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Physiotherapy works: Stroke

Physiotherapy is clinically effective and cost-effective in the treatment of people who have had a stroke.

Stroke is the largest cause of complex disability in the UK, and approximately one-third of stroke survivors are left with disability and rehabilitation needs.

Physiotherapists play a pivotal role at every stage of the patient pathway, helping individuals to reach their full physical potential and functional ability and to reintegrate into society.

Physiotherapists are also involved in preventing stroke and stroke recurrence, and improving the nation’s health by promoting healthy active lifestyles. Within a multidisciplinary team, physiotherapists rehabilitate patients from acute care to the home setting, and provide long-term community support.

Size of the problem

Cost of the problem

 

UK annual health and social care costs to manage stroke and its consequences are £4.6 billion, with healthcare accounting for 40 per cent of the total. Informal care costs and productivity losses due to mortality and morbidity contribute a further £1 billion each, giving total costs of £6.6 billion.

In the UK:

    • An estimated 152,000 people annually have a stroke
    • There are approximately 1.1 million stroke survivors
    • Stroke accounts for 240,456 inpatient episodes of care

76 per cent of stroke survivors have physical deficits

The prevalence and burden of stroke is expected to increase in future decades due to the increasingly ageing population and the improvements in hyper-acute care resulting in the increased number of individuals surviving their stroke.

Physiotherapy is clinically effective throughout the patient pathway

Emerging evidence shows that physiotherapy very early after stroke (mobilisation within 24hrs) and at high intensity leads to better outcomes and is cost-effective. A minimum of 45 minutes of physiotherapy ­ five days a week is recommended.

To meet these requirements some physiotherapy departments are providing weekend services. Seven-day service models offer potential cost savings for the health service.

The National Stroke Strategy and National Institute for Health and Care Excellence Stroke Quality Standard recommend intensive rehabilitation immediately after stroke, across a seven-day service, with a skilled multidisciplinary team to limit disability and improve outcomes.

Physiotherapy stroke rehabilitation is increasingly based in the community. It is recommended that all stroke survivors with residual stroke-related problems are followed up by specialist stroke services within 24 hours of discharge from hospital. Early Supported Discharge (ESD) teams ful­fil this role and are clinically effective, especially when patients return home with mild or moderate disability.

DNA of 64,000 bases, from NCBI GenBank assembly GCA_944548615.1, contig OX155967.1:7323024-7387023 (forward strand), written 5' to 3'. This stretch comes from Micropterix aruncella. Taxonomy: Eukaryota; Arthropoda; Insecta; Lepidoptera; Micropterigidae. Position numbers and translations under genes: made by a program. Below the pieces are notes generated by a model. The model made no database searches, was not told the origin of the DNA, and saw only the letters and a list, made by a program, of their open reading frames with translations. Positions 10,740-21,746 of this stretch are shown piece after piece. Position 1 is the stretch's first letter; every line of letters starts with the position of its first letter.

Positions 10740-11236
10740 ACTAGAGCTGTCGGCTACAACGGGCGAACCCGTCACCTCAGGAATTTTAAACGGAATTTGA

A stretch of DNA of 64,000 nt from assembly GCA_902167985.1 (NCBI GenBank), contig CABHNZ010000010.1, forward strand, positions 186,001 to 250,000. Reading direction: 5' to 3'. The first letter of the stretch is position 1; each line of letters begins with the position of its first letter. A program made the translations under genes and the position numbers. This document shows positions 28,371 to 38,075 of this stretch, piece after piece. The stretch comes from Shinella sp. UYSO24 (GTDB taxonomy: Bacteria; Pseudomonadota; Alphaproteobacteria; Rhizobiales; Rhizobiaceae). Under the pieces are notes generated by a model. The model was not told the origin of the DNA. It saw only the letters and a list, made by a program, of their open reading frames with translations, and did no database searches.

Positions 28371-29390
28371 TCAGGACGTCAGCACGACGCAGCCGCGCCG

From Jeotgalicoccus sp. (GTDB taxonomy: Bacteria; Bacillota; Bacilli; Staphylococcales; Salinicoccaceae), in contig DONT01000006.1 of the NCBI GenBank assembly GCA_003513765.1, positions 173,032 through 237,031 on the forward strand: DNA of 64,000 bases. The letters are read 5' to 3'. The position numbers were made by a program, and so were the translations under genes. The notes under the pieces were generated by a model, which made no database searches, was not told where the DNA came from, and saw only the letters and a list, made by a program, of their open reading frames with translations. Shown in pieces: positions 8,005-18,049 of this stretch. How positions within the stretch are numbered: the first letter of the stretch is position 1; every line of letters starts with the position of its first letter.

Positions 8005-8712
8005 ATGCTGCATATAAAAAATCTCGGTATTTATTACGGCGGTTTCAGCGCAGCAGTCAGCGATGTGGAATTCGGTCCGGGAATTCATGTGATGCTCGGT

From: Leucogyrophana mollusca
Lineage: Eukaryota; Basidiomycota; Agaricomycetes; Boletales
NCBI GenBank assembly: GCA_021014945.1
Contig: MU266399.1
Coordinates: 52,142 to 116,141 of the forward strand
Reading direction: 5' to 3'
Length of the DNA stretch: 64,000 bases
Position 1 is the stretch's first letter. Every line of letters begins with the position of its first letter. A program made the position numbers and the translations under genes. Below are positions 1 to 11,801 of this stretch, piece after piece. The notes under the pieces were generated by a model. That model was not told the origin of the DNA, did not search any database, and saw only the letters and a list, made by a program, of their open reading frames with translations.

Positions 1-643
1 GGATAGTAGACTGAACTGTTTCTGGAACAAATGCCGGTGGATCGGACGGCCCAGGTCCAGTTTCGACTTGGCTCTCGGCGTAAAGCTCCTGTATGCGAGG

Physiotherapists offer a range of evidence-based interventions depending on the patient’s clinical needs and goals. Treatment may include gait re-education, constraint-induced movement therapy, task-speci­fic training and falls management.

Following the acquisition of independent prescribing rights in England, physiotherapists will play an increasingly important role in areas such as spasticity management. Through new technologies such as telemedicine, patient access to rehabilitation will also improve.

Long-term management

Physiotherapists are ideally placed to provide services that support individuals to re-integrate into their community. Physiotherapists have skills in promoting physical activity, reablement, and empowering individuals through self-management techniques.

Case study

Northern Devon Healthcare Trust stroke therapy team have developed a high-quality, seamless, specialist, integrated, equitable service including an ESD team for a rurally dispersed population.

The service builds on a typical ESD model with physiotherapists working flexibly across the patient pathway. Care includes a fitness and self management programme, psychological screening and intervention, vocational support, and integration with other community, health, social care and voluntary services. Where rehabilitation needs cannot be met by generic community services, input from the ESD team extends beyond six weeks. Outcomes include:

  • Length of stay reduced by six days from 22 days, saving £833,700
  • Hospital readmission rates reduced from 6 per cent to 3 per cent through strengthened links with community nurses
  • 13 per cent more patients returning home as opposed to a care home, saving over £75,500 per person.

Download a PDF of the briefing, with full references, in English or Welsh below.

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